The prime minister is the defense minister's father-in-law. The energy minister is the health minister's husband. The justice minister's son is married to the deputy Kremlin chief of staff's daughter.
Shortly after Putin nominated Viktor Zubkov as prime minister, Defense Minister Anatoly Serdyukov announced his resignation. Since he was Zubkov's son-in-law, Serdyukov said, he could no longer serve in the cabinet due to conflict of interest laws. Nonsense, Putin appeared to suggest. In announcing the new cabinet on September 24, Putin rejected Serdyukov's resignation and reappointed him defense minister.
And why not? Despite a law forbidding officials to work in any job supervised or controlled by a family member, nepotism appears rampant in Putin's Russia. In its September 25 edition, the magazine "Kommersant-Vlast" identified 35 different examples of kinship ties among the Russian authorities.
Speaking to RFE/RL's Russian Service, opposition politician Boris Nemtsov says the trend stems from Putin's tendency to rely on a small clique of people to govern.
"I think this is not normal," Nemtsov said. "It shows the personnel deficit we have under Putin. All week the president was...thinking about what kind of government he wanted to form. And it turned out to be nothing new. Why? Because the president doesn't trust anybody. He is suspicious. Even though the country is huge and has a lot of talented people, he is choosing from a small circle of people."
Conflicts Of Interest?
Analysts have warned that Putin's tendency to rely on such personal and family ties to keep his cabinet under control can lead to damaging conflicts of interest, as officials become torn between serving the country and family loyalty. Observers also warn that conflicts among family clans could develop, potentially destabilizing the workings of government.
In the federal government, Industry and Energy Minister Viktor Khristenenko and the newly named Health and Social Affairs Minister Tatyana Golikova are husband and wife. Dmitry Ustinov, the son of Justice Minister Vladimir Ustinov, works in the presidential administration and is married to deputy Kremlin chief of staff Igor Sechin's daughter, Inga.
The family ties are just as strong in the provinces. Chechen President Ramzan Kadyrov and Chechen Prime Minister Odes Baisulatov, for example, are cousins.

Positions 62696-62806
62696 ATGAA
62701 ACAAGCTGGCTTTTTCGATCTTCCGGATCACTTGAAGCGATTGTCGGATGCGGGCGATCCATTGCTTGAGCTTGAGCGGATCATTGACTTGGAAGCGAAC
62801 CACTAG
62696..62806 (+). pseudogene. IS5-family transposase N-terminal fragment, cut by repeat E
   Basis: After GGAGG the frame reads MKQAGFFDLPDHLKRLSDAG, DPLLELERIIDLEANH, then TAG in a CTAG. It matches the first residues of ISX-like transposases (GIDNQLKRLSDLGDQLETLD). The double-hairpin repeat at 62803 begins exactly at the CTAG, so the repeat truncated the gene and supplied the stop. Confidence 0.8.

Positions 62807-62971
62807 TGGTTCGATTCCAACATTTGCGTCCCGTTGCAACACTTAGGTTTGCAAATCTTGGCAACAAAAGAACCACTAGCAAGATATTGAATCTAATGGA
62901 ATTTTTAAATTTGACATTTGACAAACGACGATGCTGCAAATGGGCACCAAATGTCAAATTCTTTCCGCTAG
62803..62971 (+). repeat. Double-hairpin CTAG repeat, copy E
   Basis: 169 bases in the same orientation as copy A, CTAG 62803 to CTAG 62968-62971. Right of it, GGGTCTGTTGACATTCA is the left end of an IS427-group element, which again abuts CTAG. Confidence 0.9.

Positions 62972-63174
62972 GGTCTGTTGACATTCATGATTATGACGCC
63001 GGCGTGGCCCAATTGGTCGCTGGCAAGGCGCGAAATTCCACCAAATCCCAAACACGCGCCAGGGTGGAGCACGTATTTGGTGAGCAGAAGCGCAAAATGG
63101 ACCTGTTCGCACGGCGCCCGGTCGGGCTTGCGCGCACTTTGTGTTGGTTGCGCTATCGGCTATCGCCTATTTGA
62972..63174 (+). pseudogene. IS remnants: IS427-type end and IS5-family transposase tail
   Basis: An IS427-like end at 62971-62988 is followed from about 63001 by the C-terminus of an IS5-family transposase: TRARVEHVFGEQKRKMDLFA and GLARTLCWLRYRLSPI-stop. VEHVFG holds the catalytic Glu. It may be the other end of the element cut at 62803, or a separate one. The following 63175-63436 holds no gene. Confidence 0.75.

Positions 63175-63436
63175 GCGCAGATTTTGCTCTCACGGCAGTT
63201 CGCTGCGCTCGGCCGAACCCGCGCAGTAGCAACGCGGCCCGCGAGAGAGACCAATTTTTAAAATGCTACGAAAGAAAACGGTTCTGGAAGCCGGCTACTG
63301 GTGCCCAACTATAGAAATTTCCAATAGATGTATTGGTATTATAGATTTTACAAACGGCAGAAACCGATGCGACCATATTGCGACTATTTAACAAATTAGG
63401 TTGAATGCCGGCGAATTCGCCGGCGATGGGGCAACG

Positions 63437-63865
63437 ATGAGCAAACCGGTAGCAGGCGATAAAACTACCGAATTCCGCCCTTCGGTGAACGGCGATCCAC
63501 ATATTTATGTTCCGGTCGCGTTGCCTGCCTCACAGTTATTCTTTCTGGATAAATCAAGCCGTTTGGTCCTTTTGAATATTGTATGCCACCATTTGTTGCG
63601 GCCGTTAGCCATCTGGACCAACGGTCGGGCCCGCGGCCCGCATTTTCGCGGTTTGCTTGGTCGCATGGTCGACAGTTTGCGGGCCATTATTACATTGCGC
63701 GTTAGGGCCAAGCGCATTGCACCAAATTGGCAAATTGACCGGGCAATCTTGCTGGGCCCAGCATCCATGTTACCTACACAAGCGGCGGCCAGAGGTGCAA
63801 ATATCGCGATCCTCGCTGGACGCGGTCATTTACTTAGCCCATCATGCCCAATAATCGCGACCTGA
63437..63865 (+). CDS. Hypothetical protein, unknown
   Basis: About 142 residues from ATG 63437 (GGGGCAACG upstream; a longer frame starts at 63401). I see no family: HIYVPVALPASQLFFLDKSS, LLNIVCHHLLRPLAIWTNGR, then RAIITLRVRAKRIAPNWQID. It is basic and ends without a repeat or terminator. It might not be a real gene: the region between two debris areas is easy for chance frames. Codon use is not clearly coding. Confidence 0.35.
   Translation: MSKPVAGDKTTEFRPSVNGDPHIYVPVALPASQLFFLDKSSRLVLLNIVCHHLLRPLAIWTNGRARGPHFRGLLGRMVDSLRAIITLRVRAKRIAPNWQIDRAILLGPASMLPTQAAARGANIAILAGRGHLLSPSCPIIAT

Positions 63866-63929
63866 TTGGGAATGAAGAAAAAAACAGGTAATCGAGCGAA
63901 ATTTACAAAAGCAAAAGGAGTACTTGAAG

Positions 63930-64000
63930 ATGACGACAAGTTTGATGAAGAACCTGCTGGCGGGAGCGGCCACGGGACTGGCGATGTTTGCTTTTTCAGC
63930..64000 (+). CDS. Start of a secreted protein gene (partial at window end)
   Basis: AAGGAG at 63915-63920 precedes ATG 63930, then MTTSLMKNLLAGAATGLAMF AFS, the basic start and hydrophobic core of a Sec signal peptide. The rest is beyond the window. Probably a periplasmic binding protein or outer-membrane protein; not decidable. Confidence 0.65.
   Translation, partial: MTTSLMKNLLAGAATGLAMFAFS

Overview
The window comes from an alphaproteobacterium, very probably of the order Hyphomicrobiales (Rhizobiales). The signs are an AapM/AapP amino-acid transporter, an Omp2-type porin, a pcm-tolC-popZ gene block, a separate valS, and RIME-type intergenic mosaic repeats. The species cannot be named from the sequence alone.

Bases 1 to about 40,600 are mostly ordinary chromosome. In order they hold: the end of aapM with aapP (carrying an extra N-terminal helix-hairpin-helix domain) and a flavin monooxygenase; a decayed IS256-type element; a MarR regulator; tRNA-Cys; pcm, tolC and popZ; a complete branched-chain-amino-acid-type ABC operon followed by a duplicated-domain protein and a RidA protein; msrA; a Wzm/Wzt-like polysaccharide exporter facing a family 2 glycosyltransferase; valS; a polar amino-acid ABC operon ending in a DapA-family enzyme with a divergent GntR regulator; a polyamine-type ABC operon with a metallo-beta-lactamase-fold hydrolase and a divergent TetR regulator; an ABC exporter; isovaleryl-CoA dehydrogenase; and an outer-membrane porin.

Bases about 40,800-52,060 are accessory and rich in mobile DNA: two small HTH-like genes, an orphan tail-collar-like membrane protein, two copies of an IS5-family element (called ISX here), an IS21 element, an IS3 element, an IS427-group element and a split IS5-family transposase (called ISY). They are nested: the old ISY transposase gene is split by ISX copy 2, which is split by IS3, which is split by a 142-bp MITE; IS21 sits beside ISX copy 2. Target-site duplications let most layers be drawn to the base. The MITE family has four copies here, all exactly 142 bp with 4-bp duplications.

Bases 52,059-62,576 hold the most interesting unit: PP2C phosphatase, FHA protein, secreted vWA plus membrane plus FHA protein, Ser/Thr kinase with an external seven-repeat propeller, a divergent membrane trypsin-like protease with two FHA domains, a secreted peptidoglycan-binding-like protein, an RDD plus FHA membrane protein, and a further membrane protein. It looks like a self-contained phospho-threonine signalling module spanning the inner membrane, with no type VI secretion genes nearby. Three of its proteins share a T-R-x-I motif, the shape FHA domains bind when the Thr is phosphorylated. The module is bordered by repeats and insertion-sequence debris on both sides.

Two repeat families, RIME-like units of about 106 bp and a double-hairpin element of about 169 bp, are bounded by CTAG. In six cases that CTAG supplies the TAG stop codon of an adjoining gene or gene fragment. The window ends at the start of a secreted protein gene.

Such links extend into the world of Russia's powerful state-run companies, as well. Federal Security Service Director Nikolai Patrushev's son Andrei is an adviser to the board of directors of the state-controlled oil giant Rosneft. Patrushev's other son, Dmitry, is vice president of the state-run bank Vneshtorgbank.
Began Under Yeltsin
In the Soviet Union, family ties among the authorities existed but were rare. Under Boris Yeltsin, however, power in the Kremlin was widely believed to be wielded by a group of Yeltsin's relatives and their associates dubbed "The Family" by the Russian media.
Adam Bellow, author of the book "In Praise of Nepotism: A Natural History," says he is not surprised that nepotistic practices are flourishing in the Russian government -- or any other government for that matter. Bellow, himself the son of Nobel Prize-winning author Saul Bellow, says nepotism is a natural impulse "like sex and aggression," that it is impossible to eradicate, and that it has many positive elements. It builds trust, for example, and humanizes what Bellow calls amoral bureaucracies.
"My basic argument is that since we can't get rid of nepotism, and since it has many positive aspects that we wouldn't want to get rid of even if we could, the only thing we can do is to establish some standards of judgment and try to discern what the rules are," Bellow says. "In all governments, whether democratic or not, there is a tendency for family ties to exist either at the beginning, at the outset, as in the Roman republic, or developing over time as a political class begins to take shape."